But we will probably have to wait a bit. Looking over the launch titles it looks like most games still depend heavily on the DualShock and/or your head movement to control things. And even games that do use the Move controllers seem to do so fairly passively–you use the Move controllers to pick up and examine objects, shoot a gun, and so on. So as far as the launch titles go, there doesn’t seem to be much as far as “PS4 fitness games” go as far as creating games that will get you sweating and your heart rate up.

But hopefully once enough people adopt the technology some independent developers will start to “get it” and develop native VR games that toss away old paradigms. Here’s hoping that someone, somewhere is working on games that’ll let you go boxing, hit a baseball, swing a tennis racket, and so on.

That said, I’m always scouring the Playstation Store online to see if there are any games that might fall into the category of an active game that’s good for a workout. If you hear of any PSVR games that sound like they might be good for exercise and workout (or if you’re a developer working on such a game), definitely let me know in the comments and I’ll be happy to showcase it here.

Having said that, here are some of my first observations about the VR technology itself.

Playstation VR

To be honest, my first impressions of my new PS4 really weren’t much different than my old PS3. Granted, it has better better graphics (and still no 4K Blu-Ray…why, Sony, why?). But outwardly, it doesn’t seem too much different than the big black box that was the PS2 and the big black box that was the PS3.

On the other hand, the PSVR unit impressed me as soon as I unboxed it. I decided to go for the launch bundle.

psvr launch bundle box

Opening the box there were two other boxes, one holding the Playstation Worlds CD, the Move controllers, and the Playstation 4 Camera, and the other with the PSVR unit.

nice packaging

They clearly engineered the PSVR box not just to be utilitarian but also to be impressively designed a la Apple. The box is made of thick glossy cardboard, the top cover dramatically opens to reveal the contents (and stays propped open with a built-in strap), and inside you’ll find all the parts neatly organized in other boxes, underneath which is the VR headset itself. It was clearly designed to reflect a premium product.

nice packaging 2

It could have been an involved process getting it set up, but they made it easy by including a giant instruction manual with big, clear pictures for each step–literally devoting a page for each time you have to unplug or plug a cable.

psvr's simple instruction manual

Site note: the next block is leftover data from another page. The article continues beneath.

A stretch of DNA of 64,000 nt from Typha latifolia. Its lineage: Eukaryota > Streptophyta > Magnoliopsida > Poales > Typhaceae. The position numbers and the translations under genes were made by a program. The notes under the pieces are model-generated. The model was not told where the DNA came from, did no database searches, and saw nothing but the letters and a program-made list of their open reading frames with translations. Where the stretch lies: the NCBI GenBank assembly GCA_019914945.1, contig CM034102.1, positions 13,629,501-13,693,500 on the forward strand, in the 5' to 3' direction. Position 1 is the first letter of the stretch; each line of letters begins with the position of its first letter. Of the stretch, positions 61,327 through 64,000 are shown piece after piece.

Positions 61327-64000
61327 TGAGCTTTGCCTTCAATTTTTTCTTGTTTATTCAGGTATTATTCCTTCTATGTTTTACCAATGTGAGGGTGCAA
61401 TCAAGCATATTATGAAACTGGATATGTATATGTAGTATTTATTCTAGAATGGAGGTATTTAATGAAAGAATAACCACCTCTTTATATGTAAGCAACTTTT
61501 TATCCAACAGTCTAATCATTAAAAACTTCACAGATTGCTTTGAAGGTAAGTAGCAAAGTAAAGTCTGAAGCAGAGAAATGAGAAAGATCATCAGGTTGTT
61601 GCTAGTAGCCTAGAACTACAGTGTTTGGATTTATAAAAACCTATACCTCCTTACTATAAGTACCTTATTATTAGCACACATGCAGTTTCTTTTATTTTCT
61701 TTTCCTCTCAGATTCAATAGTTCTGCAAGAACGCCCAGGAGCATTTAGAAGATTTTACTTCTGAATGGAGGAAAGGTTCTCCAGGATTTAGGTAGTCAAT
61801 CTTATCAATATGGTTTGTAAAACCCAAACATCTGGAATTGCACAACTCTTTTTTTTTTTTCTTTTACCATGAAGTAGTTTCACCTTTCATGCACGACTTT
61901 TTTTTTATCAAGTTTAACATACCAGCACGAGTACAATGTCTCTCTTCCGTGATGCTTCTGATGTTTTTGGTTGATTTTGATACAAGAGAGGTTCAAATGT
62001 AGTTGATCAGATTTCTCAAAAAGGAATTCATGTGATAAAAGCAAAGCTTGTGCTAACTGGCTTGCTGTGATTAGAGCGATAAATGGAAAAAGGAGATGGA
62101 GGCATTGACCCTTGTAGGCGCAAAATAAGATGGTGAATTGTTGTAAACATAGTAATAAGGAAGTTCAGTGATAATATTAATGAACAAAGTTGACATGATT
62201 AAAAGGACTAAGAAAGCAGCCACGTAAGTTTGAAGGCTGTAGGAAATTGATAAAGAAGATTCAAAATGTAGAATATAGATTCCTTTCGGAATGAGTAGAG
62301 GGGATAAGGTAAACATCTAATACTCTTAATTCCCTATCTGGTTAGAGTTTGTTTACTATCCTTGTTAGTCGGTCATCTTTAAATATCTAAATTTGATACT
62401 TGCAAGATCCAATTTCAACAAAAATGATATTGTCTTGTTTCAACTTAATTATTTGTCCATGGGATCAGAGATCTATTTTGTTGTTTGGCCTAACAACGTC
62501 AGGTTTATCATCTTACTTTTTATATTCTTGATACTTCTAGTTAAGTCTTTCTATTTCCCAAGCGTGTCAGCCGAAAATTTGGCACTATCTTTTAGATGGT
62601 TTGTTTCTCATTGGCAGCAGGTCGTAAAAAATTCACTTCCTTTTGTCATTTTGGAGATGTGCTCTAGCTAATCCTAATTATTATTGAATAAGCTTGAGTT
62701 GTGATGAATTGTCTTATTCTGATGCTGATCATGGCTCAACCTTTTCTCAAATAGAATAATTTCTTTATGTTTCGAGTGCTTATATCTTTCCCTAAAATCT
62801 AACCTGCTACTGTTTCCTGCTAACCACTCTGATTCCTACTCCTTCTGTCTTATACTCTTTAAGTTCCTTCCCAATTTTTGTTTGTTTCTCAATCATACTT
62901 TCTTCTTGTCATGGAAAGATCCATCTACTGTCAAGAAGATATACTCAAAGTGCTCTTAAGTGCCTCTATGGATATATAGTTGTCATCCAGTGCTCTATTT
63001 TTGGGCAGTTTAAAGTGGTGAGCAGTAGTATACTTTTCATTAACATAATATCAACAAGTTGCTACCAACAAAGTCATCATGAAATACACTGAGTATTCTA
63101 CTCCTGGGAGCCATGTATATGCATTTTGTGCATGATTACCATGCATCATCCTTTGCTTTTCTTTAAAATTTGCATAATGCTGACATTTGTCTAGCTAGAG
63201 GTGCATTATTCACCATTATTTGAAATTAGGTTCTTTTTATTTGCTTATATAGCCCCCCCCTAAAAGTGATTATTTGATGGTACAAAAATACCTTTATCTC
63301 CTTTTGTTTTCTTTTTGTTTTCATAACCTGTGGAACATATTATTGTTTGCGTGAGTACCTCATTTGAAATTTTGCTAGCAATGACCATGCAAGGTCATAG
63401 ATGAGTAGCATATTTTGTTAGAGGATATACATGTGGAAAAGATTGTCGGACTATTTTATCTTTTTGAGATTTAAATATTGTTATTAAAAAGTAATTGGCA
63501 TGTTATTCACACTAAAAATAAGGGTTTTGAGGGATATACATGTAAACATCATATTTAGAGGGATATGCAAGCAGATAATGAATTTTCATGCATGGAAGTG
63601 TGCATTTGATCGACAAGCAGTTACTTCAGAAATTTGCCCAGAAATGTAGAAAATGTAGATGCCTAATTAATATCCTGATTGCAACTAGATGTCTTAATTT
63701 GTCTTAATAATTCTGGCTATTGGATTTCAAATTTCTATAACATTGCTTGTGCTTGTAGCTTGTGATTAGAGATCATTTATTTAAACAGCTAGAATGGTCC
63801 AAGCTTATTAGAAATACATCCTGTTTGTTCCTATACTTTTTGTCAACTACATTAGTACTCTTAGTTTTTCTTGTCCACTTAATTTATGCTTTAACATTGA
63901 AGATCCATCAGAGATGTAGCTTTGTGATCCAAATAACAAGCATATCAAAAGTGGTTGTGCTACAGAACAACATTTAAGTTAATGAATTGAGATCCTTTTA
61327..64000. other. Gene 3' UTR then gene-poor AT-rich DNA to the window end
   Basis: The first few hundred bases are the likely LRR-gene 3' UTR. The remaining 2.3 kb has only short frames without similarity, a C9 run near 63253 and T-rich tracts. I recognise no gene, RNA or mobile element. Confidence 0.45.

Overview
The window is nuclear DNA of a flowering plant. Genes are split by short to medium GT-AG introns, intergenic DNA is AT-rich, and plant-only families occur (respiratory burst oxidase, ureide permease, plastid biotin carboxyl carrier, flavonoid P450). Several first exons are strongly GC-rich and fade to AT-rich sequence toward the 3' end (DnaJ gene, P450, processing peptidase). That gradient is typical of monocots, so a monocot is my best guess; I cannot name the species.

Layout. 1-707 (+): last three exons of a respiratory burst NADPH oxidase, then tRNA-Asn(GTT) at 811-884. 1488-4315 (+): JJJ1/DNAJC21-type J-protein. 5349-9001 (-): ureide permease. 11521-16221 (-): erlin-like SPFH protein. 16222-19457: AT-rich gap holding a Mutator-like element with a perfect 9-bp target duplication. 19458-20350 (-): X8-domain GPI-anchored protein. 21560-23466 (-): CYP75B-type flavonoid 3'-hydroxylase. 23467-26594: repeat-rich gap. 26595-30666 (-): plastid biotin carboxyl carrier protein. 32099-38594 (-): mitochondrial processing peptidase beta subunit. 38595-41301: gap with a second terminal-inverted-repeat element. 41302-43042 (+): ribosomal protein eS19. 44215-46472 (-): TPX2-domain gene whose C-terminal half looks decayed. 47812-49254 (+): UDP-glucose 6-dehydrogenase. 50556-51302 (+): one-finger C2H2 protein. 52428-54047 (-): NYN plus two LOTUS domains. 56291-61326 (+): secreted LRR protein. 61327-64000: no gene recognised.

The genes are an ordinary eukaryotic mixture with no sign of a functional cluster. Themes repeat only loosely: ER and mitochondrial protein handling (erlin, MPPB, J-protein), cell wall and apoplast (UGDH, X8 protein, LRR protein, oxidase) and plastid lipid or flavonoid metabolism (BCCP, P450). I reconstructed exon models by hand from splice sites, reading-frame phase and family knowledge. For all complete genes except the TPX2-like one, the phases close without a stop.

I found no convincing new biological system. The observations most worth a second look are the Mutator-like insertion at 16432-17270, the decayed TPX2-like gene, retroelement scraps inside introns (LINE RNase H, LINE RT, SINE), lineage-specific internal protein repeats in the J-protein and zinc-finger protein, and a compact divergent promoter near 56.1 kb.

Every included cable is even tagged with a large number tag, which is repeated on the outer box and in the manual. Clearly unlike HTC and Facebook, they intend to sell this to the masses and not just to techies. It’s really hard to mess this up.

numbered cables

The parts consist of the VR headset, a processor unit (controller box), an HDMI cable, a USB cable, an AC adaptor and power cord, a connection cable for the VR headset with two plugs on one end and two jacks on the other, and stereo headphones. If you bought the launch bundle you also got a Playstation 4 camera (required) and Move controllers (required for certain games).

psvr parts

They made installation pretty simple. All wires go into what they call the Processor Unit, which is the “brains” of the PSVR.

psvr processor box

It has ports for a power, a micro USB connection to the PS4, an HDMI connection to the PS4, an HDMI connection to your TV, and two jacks for you to plug in the cable to the PSVR headset.

To start, you basically need to unplug your HDMI cable from your PS4 and plug it into the VR box. You’ll plug a new HDMI cable from the box to your PS4. This allows video signals to be sent to the VR headset’s OLED display.

You also will need to plug your Playstation Camera into your PS4, if you haven’t already. This is not the same Playstation Camera for the PS3. It’s a unit with two lenses about the size of a large roll of Menthos that you put in front of your TV screen. You should also install your PS Move controllers if you haven’t already (these are the same that they sold for the PS3).

Finally, you plug the VR processor box’s power adapter into an AC outlet, and plug the VR headset to the VR processor box using a long cable they included.

The cable was the one thing I wasn’t crazy about with the PSVR–I like the fact that they made it long so you can sit plenty far from your TV, but the way the cable goes into the headset it always seems to get in your way when you try to put the headset on and off.

The headset consists of a bulky white headband holding bulky lenses that look like a cross between ski goggles and a Star Wars stormtrooper mask.

psvr headset